Redundant Late Domain Functions of Tandem VP2 YPX 3 L Motifs in Nonlytic Cellular Egress of Quasi-enveloped Hepatitis A Virus

J Virol. 2018 Nov 12;92(23):e01308-18. doi: 10.1128/JVI.01308-18. Print 2018 Dec 1.


The quasi-envelopment of hepatitis A virus (HAV) capsids in exosome-like virions (eHAV) is an important but incompletely understood aspect of the hepatovirus life cycle. This process is driven by recruitment of newly assembled capsids to endosomal vesicles into which they bud to form multivesicular bodies with intraluminal vesicles that are later released at the plasma membrane as eHAV. The endosomal sorting complexes required for transport (ESCRT) are key to this process, as is the ESCRT-III-associated protein, ALIX, which also contributes to membrane budding of conventional enveloped viruses. YPX1or3L late domains in the structural proteins of these viruses mediate interactions with ALIX, and two such domains exist in the HAV VP2 capsid protein. Mutational studies of these domains are confounded by the fact that the Tyr residues (important for interactions of YPX1or3L peptides with ALIX) are required for efficient capsid assembly. However, single Leu-to-Ala substitutions within either VP2 YPX3L motif (L1-A and L2-A mutants) were well tolerated, albeit associated with significantly reduced eHAV release. In contrast, simultaneous substitutions in both motifs (L1,2-A) eliminated virus release but did not inhibit assembly of infectious intracellular particles. Immunoprecipitation experiments suggested that the loss of eHAV release was associated with a loss of ALIX recruitment. Collectively, these data indicate that HAV YPX3L motifs function as redundant late domains during quasi-envelopment and viral release. Since these motifs present little solvent-accessible area in the crystal structure of the naked extracellular capsid, the capsid structure may be substantially different during quasi-envelopment.IMPORTANCE Nonlytic release of hepatitis A virus (HAV) as exosome-like quasi-enveloped virions is a unique but incompletely understood aspect of the hepatovirus life cycle. Several lines of evidence indicate that the host protein ALIX is essential for this process. Tandem YPX3L "late domains" in the VP2 capsid protein could be sites of interaction with ALIX, but they are not accessible on the surface of an X-ray model of the extracellular capsid, raising doubts about this putative late domain function. Here, we describe YPX3L domain mutants that assemble capsids normally but fail to bind ALIX and be secreted as quasi-enveloped eHAV. Our data support late domain function for the VP2 YPX3L motifs and raise questions about the structure of the HAV capsid prior to and following quasi-envelopment.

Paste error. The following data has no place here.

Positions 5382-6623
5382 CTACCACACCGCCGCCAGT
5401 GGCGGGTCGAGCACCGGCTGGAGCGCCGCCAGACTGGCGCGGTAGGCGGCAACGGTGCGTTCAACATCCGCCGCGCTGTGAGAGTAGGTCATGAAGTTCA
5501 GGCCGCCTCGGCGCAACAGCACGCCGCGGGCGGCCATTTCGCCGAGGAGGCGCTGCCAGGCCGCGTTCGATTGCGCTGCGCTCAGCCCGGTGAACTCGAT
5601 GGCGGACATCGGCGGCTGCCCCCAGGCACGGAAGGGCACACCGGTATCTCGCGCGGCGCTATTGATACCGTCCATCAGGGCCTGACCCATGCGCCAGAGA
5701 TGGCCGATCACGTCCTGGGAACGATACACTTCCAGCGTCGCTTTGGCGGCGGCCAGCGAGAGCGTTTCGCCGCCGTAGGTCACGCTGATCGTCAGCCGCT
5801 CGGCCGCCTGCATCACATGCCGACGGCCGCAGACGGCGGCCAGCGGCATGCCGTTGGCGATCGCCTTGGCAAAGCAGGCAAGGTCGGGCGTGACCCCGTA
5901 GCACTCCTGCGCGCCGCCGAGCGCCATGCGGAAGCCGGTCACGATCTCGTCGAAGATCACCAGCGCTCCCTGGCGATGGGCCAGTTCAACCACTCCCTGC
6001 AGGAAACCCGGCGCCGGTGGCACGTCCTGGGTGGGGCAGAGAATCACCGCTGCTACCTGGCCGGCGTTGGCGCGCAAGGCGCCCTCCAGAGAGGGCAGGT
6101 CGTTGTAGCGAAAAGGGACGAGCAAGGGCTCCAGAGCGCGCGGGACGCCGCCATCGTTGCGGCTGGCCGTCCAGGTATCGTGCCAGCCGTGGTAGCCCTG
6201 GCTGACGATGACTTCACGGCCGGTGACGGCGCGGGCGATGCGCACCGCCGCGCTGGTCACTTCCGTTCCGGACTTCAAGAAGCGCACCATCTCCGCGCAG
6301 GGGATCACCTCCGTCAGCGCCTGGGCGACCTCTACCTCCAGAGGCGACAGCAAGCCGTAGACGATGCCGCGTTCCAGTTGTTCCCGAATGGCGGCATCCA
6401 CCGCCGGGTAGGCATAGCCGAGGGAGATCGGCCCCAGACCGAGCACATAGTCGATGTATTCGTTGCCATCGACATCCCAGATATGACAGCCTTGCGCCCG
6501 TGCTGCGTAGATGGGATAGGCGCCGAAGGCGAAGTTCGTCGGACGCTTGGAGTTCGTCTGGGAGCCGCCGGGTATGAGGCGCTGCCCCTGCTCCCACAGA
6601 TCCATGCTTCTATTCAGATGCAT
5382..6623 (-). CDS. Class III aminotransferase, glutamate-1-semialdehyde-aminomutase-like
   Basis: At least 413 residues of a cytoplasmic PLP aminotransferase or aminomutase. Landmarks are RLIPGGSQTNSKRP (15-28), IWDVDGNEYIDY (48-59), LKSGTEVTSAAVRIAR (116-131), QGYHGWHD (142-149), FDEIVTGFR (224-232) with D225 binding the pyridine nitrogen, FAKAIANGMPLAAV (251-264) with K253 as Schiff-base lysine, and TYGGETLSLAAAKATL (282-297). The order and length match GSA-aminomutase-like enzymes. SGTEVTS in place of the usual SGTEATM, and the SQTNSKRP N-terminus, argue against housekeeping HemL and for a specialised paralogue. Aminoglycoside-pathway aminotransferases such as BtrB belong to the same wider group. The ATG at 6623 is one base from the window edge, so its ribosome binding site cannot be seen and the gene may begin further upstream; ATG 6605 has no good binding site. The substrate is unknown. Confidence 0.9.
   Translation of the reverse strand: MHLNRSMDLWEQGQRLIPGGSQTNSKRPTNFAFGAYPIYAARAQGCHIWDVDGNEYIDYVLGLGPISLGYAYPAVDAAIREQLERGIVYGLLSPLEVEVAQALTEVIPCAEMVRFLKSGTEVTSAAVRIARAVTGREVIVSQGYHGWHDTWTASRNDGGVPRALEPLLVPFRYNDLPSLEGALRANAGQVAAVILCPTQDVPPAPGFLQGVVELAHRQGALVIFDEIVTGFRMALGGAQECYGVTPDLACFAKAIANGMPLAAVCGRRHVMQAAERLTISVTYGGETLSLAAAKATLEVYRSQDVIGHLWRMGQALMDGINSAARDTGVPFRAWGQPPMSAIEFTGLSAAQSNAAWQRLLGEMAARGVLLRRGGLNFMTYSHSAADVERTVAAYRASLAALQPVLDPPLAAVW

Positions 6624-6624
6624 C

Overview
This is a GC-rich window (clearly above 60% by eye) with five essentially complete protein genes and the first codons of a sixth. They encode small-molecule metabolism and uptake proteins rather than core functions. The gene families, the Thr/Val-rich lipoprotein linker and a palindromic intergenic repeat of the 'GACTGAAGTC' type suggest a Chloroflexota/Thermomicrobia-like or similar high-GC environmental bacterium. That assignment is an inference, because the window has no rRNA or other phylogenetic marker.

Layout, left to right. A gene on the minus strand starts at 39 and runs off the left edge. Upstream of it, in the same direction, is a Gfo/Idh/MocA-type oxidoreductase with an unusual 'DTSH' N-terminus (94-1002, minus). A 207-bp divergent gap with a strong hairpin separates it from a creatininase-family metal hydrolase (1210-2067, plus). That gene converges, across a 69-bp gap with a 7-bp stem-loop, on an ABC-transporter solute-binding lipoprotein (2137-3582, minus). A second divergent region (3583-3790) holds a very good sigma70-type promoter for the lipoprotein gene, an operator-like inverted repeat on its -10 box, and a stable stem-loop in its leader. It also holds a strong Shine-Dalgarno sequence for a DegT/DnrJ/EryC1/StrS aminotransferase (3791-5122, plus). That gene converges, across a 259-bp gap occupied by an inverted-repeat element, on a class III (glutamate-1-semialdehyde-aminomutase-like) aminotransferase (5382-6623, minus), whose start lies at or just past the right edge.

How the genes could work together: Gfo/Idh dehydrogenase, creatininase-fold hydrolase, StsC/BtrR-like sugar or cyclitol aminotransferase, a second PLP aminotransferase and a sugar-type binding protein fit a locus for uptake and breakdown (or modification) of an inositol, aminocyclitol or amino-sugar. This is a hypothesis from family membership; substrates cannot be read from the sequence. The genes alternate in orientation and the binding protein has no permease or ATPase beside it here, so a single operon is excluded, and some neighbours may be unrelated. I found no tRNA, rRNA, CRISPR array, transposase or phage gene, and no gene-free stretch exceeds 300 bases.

Keywords: ESCRT; exosome; picornavirus; quasi-envelope.

Publication types

  • Research Support, N.I.H., Extramural
  • Research Support, Non-U.S. Gov't

MeSH terms

  • Amino Acid Motifs*
  • Amino Acid Substitution
  • Capsid / chemistry
  • Capsid / physiology*
  • Capsid Proteins / chemistry
  • Capsid Proteins / genetics
  • Capsid Proteins / metabolism*
  • Carcinoma, Hepatocellular / genetics
  • Carcinoma, Hepatocellular / metabolism*
  • Carcinoma, Hepatocellular / virology
  • Endosomal Sorting Complexes Required for Transport / metabolism
  • Endosomes
  • Hepatitis A / genetics
  • Hepatitis A / metabolism
  • Hepatitis A / virology
  • Hepatitis A virus / physiology*
  • Humans
  • Liver Neoplasms / genetics
  • Liver Neoplasms / metabolism
  • Liver Neoplasms / virology
  • Multivesicular Bodies
  • Mutation
  • Protein Conformation
  • Tumor Cells, Cultured
  • Virion / physiology*
  • Virus Release
  • Virus Replication*


  • Capsid Proteins
  • Endosomal Sorting Complexes Required for Transport